|Mosi-oa-Tunya National Park|
|Location||Southern Province, Zambia|
|Area||23.4 km2 (9.0 sq mi)|
|Governing body||Zambia Wildlife Authority|
Mosi-oa-Tunya National Park is a UNESCO World Heritage site that is home to one half of the Mosi-oa-Tunya — "The Smoke that Thunders", known worldwide as Victoria Falls — on the Zambezi River. The river forms the border between Zambia and Zimbabwe, so the falls are shared by the two countries, and the park is twin to the Victoria Falls National Park on the Zimbabwean side.
Mosi-oa-Tunya National Park covers 66 km2 (25 sq mi) from the Songwe Gorge below the falls in a north-west arc along about 20 km of the Zambian river bank. It forms the south-western boundary of the city of Livingstone and has two main sections, each with separate entrances: a wildlife park at its north-western end and the land adjacent to the Victoria Falls themselves, which in the rainy season form the world's largest curtain of falling water. It extends downstream from the falls and to the south-east along the Batoka Gorges.
The wildlife section of the park
The wildlife park includes tall riverine forest with palm trees, miombo woodland and grassland with plenty of birds, and animals including Angolan giraffe, Burchell's zebra, warthog, sable, African buffalo, impala and other antelope. Animal numbers have fallen in droughts since 2000.
The park currently has ten southern white rhinos, including calves. These are not indigenous to Zambia; they were imported from South Africa (the indigenous black rhino had been extirpated from the county, though a pilot project is reintroducing them in Luangwa National Park). The original introduction consisted of two rhinos; both were poached during the night of June 6, 2007. One was shot dead not far from the gate and its horn extracted; the other suffered serious bullet wounds but survived and still lives in the park under 24-hour surveillance. By 2009 the number of rhinos had been increased to five animals, with plans to introduce further ones in due course. As of 2022, there were 10 white rhinos in the park.
African elephants are often seen in the park when they cross the river in the dry season from the Zimbabwean side. Hippopotamus and crocodile can be seen from the river bank. Vervet monkeys and baboons are common, as they are in the rest of the national park outside the wildlife section. As of January 2009 the commercial wildlife company Lion Encounter has been operating a "walking with lions" experience within the park, with further plans to start a breeding program for the lions within the soon to be expanded Dambwa Forest section of the park.
Within the wildlife park is the Old Drift Cemetery, where the first European settlers were buried. They made camp by the river, but kept succumbing to a strange and fatal illness. They blamed the yellow-and-green-barked "fever trees" for this incurable malady, while all the time it was the malarial mosquito causing their demise. Before long the community moved to higher ground and the town of Livingstone emerged.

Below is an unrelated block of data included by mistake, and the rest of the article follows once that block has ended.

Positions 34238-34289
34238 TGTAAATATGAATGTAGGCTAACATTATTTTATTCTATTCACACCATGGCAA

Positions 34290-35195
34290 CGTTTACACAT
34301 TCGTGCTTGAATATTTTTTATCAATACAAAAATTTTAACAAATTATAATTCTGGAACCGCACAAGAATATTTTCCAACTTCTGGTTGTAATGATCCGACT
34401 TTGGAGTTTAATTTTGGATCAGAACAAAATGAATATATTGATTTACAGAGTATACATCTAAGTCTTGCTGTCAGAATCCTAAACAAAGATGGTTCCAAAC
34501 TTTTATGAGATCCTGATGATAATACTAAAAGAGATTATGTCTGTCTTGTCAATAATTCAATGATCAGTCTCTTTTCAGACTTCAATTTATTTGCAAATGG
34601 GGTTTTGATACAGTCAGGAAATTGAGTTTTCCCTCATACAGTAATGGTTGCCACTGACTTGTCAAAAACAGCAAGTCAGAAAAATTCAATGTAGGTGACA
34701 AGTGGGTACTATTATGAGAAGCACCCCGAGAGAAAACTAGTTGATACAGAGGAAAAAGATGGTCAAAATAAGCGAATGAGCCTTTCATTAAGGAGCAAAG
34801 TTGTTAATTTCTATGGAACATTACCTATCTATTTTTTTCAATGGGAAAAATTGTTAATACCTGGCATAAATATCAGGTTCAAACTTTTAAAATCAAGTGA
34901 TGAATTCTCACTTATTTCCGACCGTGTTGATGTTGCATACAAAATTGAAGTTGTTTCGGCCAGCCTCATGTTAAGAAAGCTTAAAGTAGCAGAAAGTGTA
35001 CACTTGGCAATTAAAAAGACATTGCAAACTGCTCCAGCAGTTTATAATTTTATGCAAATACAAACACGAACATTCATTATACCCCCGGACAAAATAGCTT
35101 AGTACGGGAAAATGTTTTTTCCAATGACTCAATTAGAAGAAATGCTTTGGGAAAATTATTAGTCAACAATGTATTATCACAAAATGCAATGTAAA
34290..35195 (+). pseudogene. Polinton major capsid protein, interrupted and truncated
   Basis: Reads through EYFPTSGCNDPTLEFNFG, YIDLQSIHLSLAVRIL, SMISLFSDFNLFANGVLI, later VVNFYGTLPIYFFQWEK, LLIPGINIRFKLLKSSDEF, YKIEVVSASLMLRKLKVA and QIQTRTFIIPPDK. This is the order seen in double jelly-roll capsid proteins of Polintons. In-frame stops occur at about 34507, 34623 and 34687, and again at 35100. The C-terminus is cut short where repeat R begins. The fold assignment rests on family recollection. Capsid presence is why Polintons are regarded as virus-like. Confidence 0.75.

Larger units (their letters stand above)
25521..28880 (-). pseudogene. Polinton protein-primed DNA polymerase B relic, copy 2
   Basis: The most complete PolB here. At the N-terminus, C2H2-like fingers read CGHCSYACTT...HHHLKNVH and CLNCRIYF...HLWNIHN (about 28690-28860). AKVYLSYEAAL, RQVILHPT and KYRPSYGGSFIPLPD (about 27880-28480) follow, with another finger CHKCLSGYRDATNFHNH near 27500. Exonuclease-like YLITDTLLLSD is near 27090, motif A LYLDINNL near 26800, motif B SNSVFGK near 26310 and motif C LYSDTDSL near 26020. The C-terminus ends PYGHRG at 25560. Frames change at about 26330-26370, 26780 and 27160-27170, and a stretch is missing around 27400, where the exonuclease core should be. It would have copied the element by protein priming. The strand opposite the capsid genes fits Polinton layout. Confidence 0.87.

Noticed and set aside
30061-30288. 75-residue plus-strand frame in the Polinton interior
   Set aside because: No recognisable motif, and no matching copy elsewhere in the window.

The falls section of the park
The falls section of the national park includes the rainforest on the cliff opposite the Eastern Cataract, which is sustained by spray from the falls. It contains plants rare for the area such as pod mahogany, ebony, ivory palm, wild date palm and a number of creepers and lianas. Small antelopes and warthogs inhabit this area, and may also be seen on the paths through the riverine forest leading to the falls.
In November 2005 a new statue of explorer David Livingstone was erected in the park (the original and more famous Livingstone statue is on the Zimbabwean side). A plaque was also unveiled on Livingstone Island to mark the spot from which Livingstone was the first European to see the falls.
The Knife-Edge Bridge was constructed in this area in the 1960s to enable access on foot to the cliffs looking over the Rainbow Falls and the First Gorge's exit to the Boiling Pot in the Second Gorge. A steep footpath also goes down to the Boiling Pot, with views of the Second Gorge and the Victoria Falls Bridge.
In the area directly before the river plunges over Victoria Falls, there is a small undeveloped stretch of the park which is currently the only riverfront location that can be accessed without paying a fee. It is a crucial location for elephants to cross the river.
The tops of the deep gorges below the falls can be reached by road and walking tracks through the park and are good places to see klipspringers, clawless otters and 35 species of raptors, such as the Taita falcon, Verreaux's eagle, peregrine falcon and augur buzzard, all of which breed there.
This park is considered for inclusion in the five-nation Kavango - Zambezi Transfrontier Conservation Area.
- National Parks and Nature Reserves of Zambia, World Institute for Conservation and Environment Archived 2013-11-11 at the Wayback Machine.
- Unesco World Heritage List website accessed 1 March 2007
- Camerapix: "Spectrum Guide to Zambia." Camerapix International Publishing, Nairobi, 1996.
- United Nations Environment Programme: Protected Areas and World Heritage World Conservation Monitoring Centre. Website accessed 1 March 2007.
- ZAWA( now called DNPW - Department of National Parks and Wildlife) 2009.
- African Impact, 2009
- Lange, Karen E. (2007), "Showdown at Victoria Falls", National Geographic, 211 (1): 22, ISSN 0027-9358
- The Times of Zambia online: "David Livingstone remembered" Archived 2007-09-27 at the Wayback Machine, November 15, 2005 - November 23, 2005. Website accessed 26 April 2007.
Media related to Mosi-oa-Tunya National Park at Wikimedia Commons